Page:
Feeds

Laser raygun plane gets $30m 'extended evaluation'

Extended from what?

Bridging the IT gap between rising business demands and ageing tools

US arms goliath Boeing is pleased to announce it has been awarded an extra $30m by the US Air Force to keep its Advanced Tactical Laser (ATL) raygun aeroplane in operation, following the original "technology demonstration" deal under which it was built. However, the technology appears yet to be demonstrated, as no inflight lasing has taken place.

The ATL laser raygunship above New Mexico

Silent, but not particularly deadly.

The ATL consists of a 20-tonne weapons system installed in a C-130 medium cargo plane. It shouldn't be confused with Boeing's other, even more enormous laser-cannon aircraft, the jumbo-jet-based ICBM-toasting Airborne Laser (ABL). Boeing announced that the ATL had been completed last year, and said the first ground blasts had been fired in May - promising airborne zappings "this year". Every significant ATL milestone, in fact, has been publicly broadcast so far.

Nonetheless, before revealing any airborne rayings, Boeing now says that it has already been given cash to keep the ATL available so that military customers can try it out for a while and see what it might be good for.

"The Extended User Evaluation will give the warfighter the opportunity to conduct hands-on operation of ATL and determine how this transformational laser-gunship technology can be integrated into the battlefield," said Gary Fitzmire, Boeing blaster-cannon honcho.

The ATL is said to put out a hefty 100-kilowatt beam, and possibly hold that to a four-inch focus at 20km. Its highly dangerous chemical fuel would be exhausted after perhaps 100 blasts of unspecified duration, at which point the sealed six-tonne laser module would need to be drained of toxic, corrosive exhaust products and carefully refuelled - probably a job requiring return to the US.

In most battlefield situations, you much rather have a normal AC-130 gunship firing a broadside of ordinary projectile ammunition. This would offer much more firepower and endurance, and much less logistic hassle.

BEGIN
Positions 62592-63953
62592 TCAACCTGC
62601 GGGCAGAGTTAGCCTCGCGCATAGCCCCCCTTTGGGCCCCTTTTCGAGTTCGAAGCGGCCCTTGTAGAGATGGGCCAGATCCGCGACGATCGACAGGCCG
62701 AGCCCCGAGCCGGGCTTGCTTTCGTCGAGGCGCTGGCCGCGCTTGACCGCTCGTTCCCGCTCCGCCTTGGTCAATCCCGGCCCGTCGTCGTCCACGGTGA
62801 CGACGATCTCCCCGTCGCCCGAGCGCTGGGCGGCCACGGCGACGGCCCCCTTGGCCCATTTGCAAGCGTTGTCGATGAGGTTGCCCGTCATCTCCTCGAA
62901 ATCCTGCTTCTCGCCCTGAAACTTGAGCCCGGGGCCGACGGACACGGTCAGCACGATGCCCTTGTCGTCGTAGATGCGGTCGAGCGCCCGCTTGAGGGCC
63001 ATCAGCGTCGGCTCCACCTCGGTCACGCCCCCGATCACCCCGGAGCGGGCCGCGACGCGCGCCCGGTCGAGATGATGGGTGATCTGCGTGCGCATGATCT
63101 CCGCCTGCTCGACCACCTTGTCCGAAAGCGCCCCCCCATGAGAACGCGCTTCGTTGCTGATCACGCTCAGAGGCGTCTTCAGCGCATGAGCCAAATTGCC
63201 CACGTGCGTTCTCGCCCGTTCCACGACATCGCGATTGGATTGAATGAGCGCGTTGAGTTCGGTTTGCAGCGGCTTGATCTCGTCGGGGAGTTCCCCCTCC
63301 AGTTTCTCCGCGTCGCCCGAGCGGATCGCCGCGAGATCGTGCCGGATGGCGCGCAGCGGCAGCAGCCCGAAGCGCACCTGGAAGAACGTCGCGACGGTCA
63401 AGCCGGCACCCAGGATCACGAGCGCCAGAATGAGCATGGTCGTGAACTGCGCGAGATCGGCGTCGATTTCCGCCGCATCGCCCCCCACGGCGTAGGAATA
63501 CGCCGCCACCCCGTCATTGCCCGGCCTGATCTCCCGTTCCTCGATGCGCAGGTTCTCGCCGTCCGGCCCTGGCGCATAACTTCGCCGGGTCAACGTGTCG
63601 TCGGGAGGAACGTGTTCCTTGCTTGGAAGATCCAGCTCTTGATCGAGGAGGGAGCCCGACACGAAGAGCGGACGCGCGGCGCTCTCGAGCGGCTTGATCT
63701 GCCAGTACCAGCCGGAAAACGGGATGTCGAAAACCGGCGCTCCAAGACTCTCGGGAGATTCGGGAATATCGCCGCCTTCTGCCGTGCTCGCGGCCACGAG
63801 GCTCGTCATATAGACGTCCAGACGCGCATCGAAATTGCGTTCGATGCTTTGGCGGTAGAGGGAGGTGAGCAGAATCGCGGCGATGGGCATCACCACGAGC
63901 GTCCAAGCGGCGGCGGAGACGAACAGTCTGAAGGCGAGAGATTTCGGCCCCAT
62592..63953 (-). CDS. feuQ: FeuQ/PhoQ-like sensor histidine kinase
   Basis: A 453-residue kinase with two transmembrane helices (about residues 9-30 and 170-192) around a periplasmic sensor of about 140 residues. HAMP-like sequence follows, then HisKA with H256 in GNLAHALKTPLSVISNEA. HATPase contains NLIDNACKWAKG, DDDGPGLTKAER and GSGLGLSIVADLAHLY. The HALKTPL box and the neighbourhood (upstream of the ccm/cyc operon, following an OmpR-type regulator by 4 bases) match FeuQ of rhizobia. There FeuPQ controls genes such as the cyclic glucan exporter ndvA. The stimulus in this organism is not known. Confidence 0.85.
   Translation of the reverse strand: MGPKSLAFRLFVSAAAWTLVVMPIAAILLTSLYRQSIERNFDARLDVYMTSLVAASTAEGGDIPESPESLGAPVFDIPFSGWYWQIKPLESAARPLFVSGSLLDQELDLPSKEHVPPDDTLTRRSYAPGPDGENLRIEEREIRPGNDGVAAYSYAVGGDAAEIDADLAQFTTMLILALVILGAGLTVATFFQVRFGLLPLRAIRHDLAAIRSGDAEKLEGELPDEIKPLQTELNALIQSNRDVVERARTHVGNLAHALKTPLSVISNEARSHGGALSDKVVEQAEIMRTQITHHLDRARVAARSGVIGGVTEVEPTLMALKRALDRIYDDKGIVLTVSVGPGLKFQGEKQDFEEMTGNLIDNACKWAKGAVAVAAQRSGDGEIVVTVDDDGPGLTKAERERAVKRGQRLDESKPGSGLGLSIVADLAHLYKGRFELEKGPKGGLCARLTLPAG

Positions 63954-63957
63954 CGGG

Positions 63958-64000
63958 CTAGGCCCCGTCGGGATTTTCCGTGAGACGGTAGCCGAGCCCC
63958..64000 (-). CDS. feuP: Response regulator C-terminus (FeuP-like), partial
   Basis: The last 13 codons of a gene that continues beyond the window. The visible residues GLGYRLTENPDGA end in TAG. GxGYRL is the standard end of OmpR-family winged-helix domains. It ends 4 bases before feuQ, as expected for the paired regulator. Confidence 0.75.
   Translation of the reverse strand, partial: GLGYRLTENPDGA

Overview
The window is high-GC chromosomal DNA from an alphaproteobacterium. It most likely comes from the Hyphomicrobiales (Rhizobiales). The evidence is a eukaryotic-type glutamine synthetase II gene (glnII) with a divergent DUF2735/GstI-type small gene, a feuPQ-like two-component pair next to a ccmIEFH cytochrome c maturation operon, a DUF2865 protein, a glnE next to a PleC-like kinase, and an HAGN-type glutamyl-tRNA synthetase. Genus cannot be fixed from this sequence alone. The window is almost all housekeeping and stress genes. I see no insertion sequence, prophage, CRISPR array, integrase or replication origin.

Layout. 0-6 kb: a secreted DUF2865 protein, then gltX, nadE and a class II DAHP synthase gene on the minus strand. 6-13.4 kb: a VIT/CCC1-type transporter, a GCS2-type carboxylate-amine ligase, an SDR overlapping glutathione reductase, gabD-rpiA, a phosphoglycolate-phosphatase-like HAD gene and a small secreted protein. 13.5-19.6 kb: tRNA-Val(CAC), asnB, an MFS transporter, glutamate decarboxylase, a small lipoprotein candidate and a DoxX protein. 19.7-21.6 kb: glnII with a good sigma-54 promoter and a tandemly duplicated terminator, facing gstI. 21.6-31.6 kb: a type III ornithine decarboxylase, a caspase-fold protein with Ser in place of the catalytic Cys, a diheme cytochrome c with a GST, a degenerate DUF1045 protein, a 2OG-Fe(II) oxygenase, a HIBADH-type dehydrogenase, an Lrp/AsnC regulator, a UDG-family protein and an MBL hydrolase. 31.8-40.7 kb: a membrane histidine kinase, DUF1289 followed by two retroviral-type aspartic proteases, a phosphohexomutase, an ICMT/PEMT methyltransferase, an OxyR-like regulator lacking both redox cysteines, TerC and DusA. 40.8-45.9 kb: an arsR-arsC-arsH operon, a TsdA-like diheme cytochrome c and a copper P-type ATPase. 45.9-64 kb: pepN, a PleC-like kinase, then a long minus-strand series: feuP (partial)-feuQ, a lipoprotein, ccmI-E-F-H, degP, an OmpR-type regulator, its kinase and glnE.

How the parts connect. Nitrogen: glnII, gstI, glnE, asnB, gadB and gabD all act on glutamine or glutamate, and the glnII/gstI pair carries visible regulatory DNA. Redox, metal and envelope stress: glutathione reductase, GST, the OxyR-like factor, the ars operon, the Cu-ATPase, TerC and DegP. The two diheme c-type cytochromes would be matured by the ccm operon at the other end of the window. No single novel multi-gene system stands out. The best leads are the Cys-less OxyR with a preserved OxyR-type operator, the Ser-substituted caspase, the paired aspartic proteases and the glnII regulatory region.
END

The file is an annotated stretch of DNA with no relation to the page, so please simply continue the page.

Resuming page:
But some have said that the ATL could make sense for certain highly unusual special-forces applications. It would strike silently and untraceably from afar - it might put a cellphone tower out of action, start a fire or burst a vehicle tyre without anyone realising that US forces were responsible or even present.

It looks as though the end customers - believed to be the Air Force parts of the US Special Operations Command - are excited enough about the ATL to put down some cash before it has even been properly demo'd in the air. Alternatively, inflight fryings have already taken place, but simply haven't been announced for some reason. ®

Mobile application security vulnerability report

More from The Register

next story
Bad back? Show some spine and stop popping paracetamol
Study finds common pain-killer doesn't reduce pain or shorten recovery
Malaysian Airlines flight MH17 claimed lives of HIV/AIDS cure scientists
Researchers, advocates, health workers among those on shot-down plane
World Solar Challenge contender claims new speed record
One charge sees Sunswift travel 500kms at over 100 km/h
Mwa-ha-ha-ha! Eccentric billionaire Musk gets his PRIVATE SPACEPORT
In the Lone Star State, perhaps appropriately enough
SMELL YOU LATER, LOSERS – Dumbo tells rats, dogs... humans
Junk in the trunk? That's what people have
All those new '5G standards'? Here's the science they rely on
Radio professor tells us how wireless will get faster in the real world
The Sun took a day off last week and made NO sunspots
Someone needs to get that lazy star cooking again before things get cold around here
prev story

Whitepapers

Designing a Defense for Mobile Applications
Learn about the various considerations for defending mobile applications - from the application architecture itself to the myriad testing technologies.
How modern custom applications can spur business growth
Learn how to create, deploy and manage custom applications without consuming or expanding the need for scarce, expensive IT resources.
Reducing security risks from open source software
Follow a few strategies and your organization can gain the full benefits of open source and the cloud without compromising the security of your applications.
Boost IT visibility and business value
How building a great service catalog relieves pressure points and demonstrates the value of IT service management.
Consolidation: the foundation for IT and business transformation
In this whitepaper learn how effective consolidation of IT and business resources can enable multiple, meaningful business benefits.